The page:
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Taking holidays without permission

The classic scenario arises when an employee says that they have booked an overseas holiday and they must take it even though it leaves the department so short staffed that customer orders will not be fulfilled. How should you deal with this?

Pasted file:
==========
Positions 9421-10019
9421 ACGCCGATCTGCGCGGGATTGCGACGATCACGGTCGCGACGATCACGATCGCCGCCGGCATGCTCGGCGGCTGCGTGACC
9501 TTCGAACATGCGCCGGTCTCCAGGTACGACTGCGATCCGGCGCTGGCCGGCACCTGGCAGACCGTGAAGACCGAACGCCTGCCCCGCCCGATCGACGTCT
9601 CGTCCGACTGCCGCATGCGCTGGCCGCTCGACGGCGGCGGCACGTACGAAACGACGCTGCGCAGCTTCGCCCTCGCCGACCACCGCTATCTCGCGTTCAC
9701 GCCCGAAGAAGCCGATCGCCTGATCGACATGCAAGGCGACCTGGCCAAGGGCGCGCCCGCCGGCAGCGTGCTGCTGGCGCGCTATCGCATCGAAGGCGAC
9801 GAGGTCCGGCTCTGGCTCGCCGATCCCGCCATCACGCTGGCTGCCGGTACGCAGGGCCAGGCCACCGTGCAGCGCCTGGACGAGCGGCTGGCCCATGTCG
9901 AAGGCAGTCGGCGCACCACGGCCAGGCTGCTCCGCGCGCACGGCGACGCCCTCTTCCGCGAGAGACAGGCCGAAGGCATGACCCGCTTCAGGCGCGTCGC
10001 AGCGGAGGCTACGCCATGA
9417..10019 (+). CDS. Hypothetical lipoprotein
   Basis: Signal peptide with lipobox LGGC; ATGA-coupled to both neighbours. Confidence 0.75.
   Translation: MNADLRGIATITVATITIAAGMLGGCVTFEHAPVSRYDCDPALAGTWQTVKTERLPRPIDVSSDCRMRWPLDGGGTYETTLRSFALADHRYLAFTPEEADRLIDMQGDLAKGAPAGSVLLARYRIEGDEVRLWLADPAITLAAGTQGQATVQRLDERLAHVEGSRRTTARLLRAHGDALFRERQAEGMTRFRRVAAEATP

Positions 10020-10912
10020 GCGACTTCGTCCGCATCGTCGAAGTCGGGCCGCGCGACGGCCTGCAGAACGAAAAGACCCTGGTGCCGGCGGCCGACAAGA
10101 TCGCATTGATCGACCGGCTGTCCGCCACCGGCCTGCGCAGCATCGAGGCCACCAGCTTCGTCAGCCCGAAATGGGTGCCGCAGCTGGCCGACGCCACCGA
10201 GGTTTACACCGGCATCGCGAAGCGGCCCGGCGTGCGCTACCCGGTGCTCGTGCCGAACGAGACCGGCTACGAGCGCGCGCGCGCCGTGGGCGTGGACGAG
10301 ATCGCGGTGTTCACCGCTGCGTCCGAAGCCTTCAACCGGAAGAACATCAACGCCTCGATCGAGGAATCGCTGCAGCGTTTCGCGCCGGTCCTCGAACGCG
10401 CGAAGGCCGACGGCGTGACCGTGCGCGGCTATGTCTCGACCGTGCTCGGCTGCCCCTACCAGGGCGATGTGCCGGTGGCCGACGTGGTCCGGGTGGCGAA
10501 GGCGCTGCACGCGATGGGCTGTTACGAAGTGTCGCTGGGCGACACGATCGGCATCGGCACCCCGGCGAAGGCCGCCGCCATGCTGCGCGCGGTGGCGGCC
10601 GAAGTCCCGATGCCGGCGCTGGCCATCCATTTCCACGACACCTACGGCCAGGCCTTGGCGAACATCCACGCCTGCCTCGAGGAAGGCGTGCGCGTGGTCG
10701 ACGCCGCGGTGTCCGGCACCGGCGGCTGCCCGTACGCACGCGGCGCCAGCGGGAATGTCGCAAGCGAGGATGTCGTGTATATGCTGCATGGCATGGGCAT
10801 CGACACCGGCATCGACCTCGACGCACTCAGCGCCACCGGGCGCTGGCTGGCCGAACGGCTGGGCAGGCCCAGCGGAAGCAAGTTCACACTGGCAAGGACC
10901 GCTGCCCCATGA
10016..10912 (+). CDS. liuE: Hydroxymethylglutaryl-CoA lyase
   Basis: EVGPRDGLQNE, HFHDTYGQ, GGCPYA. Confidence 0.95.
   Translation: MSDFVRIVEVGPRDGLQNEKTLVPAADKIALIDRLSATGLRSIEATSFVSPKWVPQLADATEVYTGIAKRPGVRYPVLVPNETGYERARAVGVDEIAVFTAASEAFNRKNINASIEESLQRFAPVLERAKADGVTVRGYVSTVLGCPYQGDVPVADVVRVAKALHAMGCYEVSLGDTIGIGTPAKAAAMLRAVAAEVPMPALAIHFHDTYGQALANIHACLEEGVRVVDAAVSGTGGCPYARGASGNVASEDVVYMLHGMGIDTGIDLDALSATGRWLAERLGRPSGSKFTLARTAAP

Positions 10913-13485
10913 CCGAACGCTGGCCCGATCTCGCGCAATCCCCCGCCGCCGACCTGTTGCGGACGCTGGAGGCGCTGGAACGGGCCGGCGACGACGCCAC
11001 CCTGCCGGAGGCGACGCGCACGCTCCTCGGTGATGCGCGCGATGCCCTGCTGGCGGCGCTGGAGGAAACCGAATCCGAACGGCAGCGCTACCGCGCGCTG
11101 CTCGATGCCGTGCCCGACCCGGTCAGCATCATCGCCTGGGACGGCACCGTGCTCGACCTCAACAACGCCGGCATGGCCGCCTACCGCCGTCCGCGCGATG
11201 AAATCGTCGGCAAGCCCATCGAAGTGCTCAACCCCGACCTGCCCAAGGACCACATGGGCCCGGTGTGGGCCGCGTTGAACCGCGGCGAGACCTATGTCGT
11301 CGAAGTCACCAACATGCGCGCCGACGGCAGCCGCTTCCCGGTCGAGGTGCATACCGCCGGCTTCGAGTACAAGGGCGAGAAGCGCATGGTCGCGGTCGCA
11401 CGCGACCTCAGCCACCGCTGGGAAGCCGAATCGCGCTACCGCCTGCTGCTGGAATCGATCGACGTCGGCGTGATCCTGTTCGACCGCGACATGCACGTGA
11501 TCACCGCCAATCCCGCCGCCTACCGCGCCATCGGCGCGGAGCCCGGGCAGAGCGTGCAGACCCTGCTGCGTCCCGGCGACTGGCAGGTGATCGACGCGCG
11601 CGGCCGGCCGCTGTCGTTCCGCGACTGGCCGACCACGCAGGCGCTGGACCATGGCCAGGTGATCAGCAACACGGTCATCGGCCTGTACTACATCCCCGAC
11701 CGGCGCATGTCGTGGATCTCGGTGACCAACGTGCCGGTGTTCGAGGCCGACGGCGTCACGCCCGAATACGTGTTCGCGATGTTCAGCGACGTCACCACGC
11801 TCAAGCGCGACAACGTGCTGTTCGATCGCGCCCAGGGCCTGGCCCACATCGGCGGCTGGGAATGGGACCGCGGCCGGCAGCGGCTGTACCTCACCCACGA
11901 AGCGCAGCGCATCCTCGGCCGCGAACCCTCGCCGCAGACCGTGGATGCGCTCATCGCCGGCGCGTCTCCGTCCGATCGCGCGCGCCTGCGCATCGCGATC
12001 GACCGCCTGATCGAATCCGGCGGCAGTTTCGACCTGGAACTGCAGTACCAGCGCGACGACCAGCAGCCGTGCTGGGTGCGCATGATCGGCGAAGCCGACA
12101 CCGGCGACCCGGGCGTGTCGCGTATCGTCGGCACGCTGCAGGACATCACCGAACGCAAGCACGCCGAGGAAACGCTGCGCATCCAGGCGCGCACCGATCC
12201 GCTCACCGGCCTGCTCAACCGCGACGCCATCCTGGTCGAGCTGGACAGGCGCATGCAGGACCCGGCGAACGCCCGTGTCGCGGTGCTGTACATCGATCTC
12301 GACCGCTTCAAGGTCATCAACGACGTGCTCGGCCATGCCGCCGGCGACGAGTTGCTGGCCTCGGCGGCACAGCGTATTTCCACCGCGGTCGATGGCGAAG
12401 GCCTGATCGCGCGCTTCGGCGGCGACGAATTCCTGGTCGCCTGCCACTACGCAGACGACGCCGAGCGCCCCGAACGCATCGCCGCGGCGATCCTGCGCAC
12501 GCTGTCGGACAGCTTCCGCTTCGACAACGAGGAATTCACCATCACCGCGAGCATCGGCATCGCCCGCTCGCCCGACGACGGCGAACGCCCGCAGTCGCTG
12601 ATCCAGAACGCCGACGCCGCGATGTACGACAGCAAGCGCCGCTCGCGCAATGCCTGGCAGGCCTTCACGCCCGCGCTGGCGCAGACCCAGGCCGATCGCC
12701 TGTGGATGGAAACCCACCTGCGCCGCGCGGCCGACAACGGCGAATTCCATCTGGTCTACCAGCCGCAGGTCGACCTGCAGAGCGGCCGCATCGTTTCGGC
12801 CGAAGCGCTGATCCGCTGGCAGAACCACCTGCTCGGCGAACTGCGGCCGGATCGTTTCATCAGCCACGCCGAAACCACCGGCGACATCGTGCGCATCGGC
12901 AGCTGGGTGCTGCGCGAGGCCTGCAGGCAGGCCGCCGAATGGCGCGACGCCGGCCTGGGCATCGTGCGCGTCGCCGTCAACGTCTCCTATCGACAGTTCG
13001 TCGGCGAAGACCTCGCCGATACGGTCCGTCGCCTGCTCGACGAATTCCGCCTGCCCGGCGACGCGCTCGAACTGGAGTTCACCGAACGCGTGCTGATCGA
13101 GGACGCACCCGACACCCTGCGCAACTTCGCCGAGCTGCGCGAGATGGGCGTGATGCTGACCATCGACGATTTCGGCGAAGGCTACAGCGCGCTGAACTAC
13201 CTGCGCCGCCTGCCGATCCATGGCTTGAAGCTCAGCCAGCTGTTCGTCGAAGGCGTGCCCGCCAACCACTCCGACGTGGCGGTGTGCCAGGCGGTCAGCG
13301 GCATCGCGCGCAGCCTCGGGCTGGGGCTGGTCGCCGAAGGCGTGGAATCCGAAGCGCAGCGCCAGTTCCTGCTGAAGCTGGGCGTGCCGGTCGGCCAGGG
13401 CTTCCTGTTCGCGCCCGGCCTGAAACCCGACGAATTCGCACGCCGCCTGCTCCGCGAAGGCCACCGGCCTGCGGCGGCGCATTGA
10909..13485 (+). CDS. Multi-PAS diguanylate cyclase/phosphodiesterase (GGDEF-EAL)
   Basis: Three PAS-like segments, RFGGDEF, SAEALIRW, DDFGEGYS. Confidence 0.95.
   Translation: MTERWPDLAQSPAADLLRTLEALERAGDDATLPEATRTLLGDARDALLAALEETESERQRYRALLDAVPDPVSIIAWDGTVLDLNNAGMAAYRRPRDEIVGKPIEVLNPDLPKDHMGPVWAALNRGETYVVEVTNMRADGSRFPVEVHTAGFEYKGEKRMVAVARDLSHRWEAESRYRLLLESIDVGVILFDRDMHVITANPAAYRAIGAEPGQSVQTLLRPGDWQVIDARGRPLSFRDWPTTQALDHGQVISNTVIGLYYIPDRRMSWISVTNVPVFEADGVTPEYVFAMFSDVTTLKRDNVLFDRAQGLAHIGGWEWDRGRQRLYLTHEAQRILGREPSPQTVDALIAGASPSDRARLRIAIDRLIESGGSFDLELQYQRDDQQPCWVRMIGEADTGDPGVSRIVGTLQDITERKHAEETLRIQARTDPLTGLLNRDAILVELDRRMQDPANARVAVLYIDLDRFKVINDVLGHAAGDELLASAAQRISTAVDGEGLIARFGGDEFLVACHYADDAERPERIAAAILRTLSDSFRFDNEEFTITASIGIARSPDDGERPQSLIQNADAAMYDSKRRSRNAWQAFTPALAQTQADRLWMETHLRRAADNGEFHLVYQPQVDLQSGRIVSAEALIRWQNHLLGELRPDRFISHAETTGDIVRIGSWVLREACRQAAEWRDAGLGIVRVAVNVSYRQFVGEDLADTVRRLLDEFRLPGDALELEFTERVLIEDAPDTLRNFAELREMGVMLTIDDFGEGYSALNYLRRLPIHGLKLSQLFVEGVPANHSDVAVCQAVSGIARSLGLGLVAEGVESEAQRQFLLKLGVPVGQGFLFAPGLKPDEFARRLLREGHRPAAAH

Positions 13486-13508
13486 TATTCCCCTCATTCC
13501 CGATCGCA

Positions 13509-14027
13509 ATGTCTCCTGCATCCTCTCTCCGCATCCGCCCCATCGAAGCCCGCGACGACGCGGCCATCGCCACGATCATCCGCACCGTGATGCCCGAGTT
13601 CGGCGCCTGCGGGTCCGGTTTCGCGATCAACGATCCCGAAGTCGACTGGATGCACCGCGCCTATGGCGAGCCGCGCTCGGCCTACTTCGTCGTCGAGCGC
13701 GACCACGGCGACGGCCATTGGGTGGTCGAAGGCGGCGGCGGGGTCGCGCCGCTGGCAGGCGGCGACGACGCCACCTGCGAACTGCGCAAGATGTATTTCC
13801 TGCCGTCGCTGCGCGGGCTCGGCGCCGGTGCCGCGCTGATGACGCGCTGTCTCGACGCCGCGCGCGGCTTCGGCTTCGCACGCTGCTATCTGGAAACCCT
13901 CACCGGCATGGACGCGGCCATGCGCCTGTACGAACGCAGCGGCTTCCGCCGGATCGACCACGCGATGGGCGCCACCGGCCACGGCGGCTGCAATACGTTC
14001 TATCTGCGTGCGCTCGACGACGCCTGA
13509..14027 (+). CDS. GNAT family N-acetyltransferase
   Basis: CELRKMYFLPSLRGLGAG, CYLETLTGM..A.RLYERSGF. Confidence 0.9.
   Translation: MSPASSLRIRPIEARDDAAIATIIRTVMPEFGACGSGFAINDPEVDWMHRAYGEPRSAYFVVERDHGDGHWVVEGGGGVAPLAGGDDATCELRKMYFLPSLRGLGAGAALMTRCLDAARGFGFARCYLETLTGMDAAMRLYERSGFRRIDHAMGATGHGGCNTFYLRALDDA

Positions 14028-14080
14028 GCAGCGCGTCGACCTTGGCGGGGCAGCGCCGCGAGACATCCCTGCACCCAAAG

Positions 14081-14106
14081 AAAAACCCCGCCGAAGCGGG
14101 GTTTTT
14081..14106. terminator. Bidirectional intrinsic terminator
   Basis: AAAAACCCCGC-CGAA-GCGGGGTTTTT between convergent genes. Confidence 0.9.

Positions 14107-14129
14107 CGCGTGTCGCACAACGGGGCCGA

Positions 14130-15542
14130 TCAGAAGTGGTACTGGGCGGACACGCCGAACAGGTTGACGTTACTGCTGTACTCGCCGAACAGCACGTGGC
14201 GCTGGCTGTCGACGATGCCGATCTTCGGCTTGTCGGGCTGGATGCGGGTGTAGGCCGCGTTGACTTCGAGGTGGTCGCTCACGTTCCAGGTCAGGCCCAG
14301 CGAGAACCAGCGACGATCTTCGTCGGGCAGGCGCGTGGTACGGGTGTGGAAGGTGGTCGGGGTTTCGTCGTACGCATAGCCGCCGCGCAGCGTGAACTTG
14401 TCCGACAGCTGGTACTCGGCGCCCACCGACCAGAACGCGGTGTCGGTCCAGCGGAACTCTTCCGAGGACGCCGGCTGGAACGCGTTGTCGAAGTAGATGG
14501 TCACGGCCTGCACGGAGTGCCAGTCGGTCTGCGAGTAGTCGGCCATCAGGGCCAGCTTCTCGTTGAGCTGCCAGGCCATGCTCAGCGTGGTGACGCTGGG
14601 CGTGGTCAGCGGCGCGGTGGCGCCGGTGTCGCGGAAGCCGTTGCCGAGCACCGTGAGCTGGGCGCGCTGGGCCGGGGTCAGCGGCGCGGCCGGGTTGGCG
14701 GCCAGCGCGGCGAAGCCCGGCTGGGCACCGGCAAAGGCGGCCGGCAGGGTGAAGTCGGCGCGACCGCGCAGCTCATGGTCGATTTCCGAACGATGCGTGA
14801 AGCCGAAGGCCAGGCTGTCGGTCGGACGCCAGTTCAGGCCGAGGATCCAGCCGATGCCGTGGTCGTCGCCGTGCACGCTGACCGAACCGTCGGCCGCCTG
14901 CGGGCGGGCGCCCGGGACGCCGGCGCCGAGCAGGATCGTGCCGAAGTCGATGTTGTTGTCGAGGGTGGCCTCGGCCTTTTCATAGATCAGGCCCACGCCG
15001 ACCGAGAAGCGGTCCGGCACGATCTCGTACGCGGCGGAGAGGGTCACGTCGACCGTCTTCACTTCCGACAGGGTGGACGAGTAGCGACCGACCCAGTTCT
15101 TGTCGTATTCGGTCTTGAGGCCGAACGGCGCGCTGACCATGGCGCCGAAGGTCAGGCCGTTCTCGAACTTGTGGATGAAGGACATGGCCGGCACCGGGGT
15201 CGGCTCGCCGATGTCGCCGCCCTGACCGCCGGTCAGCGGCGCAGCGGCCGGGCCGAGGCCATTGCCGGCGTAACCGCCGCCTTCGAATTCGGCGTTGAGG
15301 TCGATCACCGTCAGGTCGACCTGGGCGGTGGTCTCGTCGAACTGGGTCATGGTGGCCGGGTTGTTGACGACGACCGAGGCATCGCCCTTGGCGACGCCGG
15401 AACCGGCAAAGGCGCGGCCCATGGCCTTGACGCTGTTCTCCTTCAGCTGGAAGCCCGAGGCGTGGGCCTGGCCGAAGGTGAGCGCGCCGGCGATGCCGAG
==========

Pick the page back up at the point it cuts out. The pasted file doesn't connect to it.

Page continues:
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The classic scenario arises when an employee says that they have booked an overseas holiday and they must take it even though it leaves the department so short-staffed that customer orders will not be fulfilled. How should you deal with this? The starting point is to make sure that your handbook and contracts are quite precise about the holiday entitlement your employees are entitled to, the procedure to follow when requesting and confirming holidays, and the circumstances that might arise where the company could suspend or cancel holiday. These documents need to be professionally prepared so that they cover all potential situations. So, you have your handbook and your contract, and an employee still insists that they are taking their holiday even if it means that there is no staff cover. They say that they have booked it and cannot cancel because they will lose their deposit. What do you do? There are a number of stages to follow: Meet with the employee and explain the situation in relation to the needs of the business and the fact that the correct holiday booking procedure has not been followed. Kind, proactive employers might even offer to speak to the travel agent to see if they can help in getting the deposit back. Following the meeting, you should send a letter to the employee pointing out what was said and, crucially, explain the consequences if the employee continues with the holiday. It is important that if you are looking at a potential dismissal you say so in the letter. Often it is best to have a follow-up meeting just before the holiday date to see what the position is: whether the employee has cancelled or they are still adamant they are going on holiday contrary to instructions and the holiday-booking procedure. Remind the employee of the contents of the letter sent. Document the meeting. The employee, technically, commits no offence until they take the holiday. When they do, they have failed to follow the proper holiday procedure and they have failed to comply with a reasonable instruction, namely, not to take the holiday. On their return they should be spoken to; if you are looking at this as being a gross misconduct matter they should be suspended on pay pending disciplinary action. A proper disciplinary procedure would then be followed and the outcome could be dismissal. It is essential, though, that you follow this procedure and seek professional advice in preparing your contracts and handbooks, as well as advice throughout the procedure to ensure that it is dealt with fairly and that the correct letters are sent out to the employee. About the author QDOS Consulting provides the FPB's 24-hour legal helpline. Click here to find out more about our legal expenses insurance package.

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